So, partly because competitors like the M-B C-Class have upped their game and partly because the BMW's tamed its slightly, the sedan's now neck-and-neck with rivals instead of the clear leader.Ergonomics/Comfort/Quality
The 3 Series is 47 mm (1.8 in.) wider and 93 mm (3.7 in) longer for 2012, but down about 40 kg (88 lbs.) Note the mix of new styling details like the headlights that now intersect with the kidney grilles and old trademark cues like the "Hofmeister kink" in the rear side window shape. On the road, the Bimmer looks wider, a miniaturized 5 Series. Stretching the wheelbase 50 mm (1.9 in.) brings more rear leg room, a want from the last model.
Though its road manner may be a tad less aggressive, this is still a car with a "driver's" cockpit. Finding an at-the-wheel position where I felt like I could set a lap record at Catalunya (and still work the climate controls) was a cinch. Riding shotgun, the foot well is noticeably blessed with stretch-out room.
The new interior's a touch busier than the last model, but materials and especially build quality are A1. Insert remark about driving an isolating German bank vault here.
Taking a page from Mercedes-Benz's play book, the 3 Series now offers three equipment lines, no matter which engine you choose: Sport, Luxury and Modern. They're largely differentiated by small details: alloy wheels and colour and trim highlights inside and out of the car. Bonus: Even the keys are uniquely coloured for each model. A separate M Sport package is also offered with more aggressive suspension and styling.Functionality/Usability
You can no longer order the 3 Series without the iDrive control screen and its click-scroll control wheel on the centre tunnel. Luddites may complain, but at least the widescreen looks stellar, is easy to read and the infotainment system is simpler to use than ever before. An optional, full-colour head-up display, that projects info like your speed and sat-nav instructions on the windscreen, also makes it to this segment for the first time in the Bimmer.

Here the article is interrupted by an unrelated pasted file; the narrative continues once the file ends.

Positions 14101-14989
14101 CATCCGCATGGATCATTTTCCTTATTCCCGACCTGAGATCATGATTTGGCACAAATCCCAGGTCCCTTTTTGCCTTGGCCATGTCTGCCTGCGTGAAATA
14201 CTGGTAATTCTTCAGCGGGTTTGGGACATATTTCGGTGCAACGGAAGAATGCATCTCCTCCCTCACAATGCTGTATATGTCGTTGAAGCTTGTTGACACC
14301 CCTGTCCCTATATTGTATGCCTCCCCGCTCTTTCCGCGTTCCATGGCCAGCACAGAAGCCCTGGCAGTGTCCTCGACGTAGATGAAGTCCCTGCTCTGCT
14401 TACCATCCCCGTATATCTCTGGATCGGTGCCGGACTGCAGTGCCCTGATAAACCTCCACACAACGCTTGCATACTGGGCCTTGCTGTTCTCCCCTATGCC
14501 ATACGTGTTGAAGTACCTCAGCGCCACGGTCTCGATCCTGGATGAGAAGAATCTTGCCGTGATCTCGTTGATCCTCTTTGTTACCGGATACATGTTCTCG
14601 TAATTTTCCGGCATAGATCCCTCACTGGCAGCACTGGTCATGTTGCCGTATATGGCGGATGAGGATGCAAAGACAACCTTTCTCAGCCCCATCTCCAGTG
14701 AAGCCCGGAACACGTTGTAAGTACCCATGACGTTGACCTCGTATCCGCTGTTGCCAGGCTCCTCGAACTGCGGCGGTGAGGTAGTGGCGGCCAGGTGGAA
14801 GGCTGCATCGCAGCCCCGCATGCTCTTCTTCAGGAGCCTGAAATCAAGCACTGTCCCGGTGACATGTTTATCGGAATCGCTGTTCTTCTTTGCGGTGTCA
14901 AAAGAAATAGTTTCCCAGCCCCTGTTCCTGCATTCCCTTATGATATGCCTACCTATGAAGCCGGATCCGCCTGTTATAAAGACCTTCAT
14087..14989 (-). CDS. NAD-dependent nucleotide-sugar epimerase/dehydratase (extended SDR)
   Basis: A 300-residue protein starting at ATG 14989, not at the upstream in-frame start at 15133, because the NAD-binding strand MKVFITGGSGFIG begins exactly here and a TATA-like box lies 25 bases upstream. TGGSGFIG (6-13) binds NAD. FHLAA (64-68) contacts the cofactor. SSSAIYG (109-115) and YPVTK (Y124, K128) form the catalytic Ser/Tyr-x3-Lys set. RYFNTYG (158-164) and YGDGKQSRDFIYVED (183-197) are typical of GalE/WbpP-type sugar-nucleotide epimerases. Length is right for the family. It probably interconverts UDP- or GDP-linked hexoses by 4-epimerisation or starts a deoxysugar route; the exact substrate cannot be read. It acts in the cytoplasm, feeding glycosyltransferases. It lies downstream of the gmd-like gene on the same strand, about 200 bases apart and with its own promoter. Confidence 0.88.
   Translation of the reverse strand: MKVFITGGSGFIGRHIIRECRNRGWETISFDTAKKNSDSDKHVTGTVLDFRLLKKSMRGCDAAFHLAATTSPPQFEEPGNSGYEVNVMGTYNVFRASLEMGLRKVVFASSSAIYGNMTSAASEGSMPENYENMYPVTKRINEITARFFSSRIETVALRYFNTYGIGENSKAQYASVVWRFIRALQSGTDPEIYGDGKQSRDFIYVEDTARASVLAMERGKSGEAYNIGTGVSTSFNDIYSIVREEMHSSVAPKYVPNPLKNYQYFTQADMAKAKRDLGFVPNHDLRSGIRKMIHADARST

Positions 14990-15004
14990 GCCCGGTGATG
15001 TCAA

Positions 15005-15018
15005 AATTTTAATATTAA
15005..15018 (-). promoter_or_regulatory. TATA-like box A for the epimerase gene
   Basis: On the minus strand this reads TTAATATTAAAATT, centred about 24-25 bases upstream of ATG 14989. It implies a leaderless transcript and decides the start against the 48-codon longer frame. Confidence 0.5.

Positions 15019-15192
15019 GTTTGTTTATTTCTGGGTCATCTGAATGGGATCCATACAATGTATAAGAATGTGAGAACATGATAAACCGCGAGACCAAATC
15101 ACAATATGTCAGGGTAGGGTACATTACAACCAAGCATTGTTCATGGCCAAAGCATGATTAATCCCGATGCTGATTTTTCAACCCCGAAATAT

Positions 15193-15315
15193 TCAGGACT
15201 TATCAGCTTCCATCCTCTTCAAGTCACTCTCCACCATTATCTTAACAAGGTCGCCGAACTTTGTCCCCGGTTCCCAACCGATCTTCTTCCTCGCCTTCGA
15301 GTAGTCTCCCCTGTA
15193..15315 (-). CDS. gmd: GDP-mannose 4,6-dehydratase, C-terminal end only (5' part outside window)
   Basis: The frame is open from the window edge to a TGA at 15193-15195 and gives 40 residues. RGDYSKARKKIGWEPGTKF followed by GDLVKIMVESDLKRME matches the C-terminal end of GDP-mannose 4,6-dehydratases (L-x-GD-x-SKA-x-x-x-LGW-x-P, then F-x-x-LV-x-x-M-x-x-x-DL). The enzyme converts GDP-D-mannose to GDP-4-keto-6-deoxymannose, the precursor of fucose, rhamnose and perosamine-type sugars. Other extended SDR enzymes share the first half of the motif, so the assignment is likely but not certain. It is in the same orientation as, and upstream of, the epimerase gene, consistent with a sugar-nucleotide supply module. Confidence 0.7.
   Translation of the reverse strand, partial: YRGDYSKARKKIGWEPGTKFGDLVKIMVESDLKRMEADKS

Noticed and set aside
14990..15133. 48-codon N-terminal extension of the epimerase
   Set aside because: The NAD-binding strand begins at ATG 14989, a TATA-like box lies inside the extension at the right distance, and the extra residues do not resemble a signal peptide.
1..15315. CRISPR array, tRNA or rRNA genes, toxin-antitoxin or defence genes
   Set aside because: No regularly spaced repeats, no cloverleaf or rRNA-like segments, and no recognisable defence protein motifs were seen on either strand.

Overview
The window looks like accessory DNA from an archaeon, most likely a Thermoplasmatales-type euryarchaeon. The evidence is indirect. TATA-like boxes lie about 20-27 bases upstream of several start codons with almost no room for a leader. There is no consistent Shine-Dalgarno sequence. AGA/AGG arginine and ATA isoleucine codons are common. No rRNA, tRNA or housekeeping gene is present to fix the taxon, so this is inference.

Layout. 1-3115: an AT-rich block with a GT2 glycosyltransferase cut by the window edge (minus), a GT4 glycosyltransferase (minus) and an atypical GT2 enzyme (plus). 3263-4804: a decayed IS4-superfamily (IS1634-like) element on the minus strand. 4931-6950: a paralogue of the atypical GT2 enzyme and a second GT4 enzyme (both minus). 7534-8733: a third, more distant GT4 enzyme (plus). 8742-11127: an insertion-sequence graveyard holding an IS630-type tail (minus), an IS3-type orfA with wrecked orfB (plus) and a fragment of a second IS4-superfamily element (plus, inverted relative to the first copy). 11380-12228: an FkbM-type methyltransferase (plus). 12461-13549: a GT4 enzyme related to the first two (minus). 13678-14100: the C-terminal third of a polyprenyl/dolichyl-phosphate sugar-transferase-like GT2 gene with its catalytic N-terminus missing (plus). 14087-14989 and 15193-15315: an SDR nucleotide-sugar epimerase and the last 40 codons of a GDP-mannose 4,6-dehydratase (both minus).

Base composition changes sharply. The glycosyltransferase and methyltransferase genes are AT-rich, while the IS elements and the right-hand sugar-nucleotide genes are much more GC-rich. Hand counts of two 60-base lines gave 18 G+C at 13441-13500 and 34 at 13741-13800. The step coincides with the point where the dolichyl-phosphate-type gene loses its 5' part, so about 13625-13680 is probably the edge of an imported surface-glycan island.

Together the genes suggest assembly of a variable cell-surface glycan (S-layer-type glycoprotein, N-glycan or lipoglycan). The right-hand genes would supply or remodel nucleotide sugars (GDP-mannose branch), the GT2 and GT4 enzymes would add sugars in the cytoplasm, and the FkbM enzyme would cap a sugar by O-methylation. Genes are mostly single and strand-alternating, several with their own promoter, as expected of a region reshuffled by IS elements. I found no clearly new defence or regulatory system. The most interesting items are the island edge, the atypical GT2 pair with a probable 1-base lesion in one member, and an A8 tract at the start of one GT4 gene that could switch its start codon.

Back to that Eco-Pro mode, standard on all models: It's a new feature for BMW and part of a wider push to make the 3 Series more efficient (there's a standard stop-start function now too, which isn't that smooth surprisingly...). Anyway, Eco-Pro's basic to use and meant to teach you that full throttle's not needed to inch ahead in the Starbuck's drive-through, saving fuel. Special displays give real-time tips, like lift off a tad while accelerating, and shows how much range you've gained by behaving at the wheel. Eco Pro also gives less power from the same gas pedal travel, makes the transmission shift for economy and dials back the consumption of the electric and mechanical bits. BMW says it'll boast fuel economy up to 20 percent.
As if the change in how it can drive was not enough for the 2012 3 Series, it can also be loaded with a massive amount of new technologies. Under options lists like "BMW ConnectedDrive" the Bavarian can be festooned in sensor and sci-fi kit. There's nothing all-new, but a bunch of gear migrates downmarket from the lofty heights of BMWs like the flagship 7 Series. A partial list includes a new hands-free trunk lid, a new semi-auto parallel parking system, an Active Blind Spot Detection System, a Lane Departure Warning System and revised Automatic Collision Notification which fills in the EMS remotely on the location and severity of your crash.Conclusion
We don't yet have official pricing on the new 3 Series, but Canadian reps at the car's launch in Spain hinted that the current $40,000-$50,000 range for the 328i and 335i will be maintained. A BMW ActiveHybrid 3 is coming next year as is a base 320i model with a detuned version of the 2.0L turbo-four. As is tradition, it will be the $35,000 favourite of said junior executive set.
Sold in 132 countries and with 12.5 million built so far, the 3 Series is BMW's number one selling model globally. I don't see that changing, though this segment - and this Bimmer - have evolved. The competition's ever better now and the 2012 3's trying to be more universal, no longer content just being the best small sport sedan on planet earth. I wonder how this will all play out?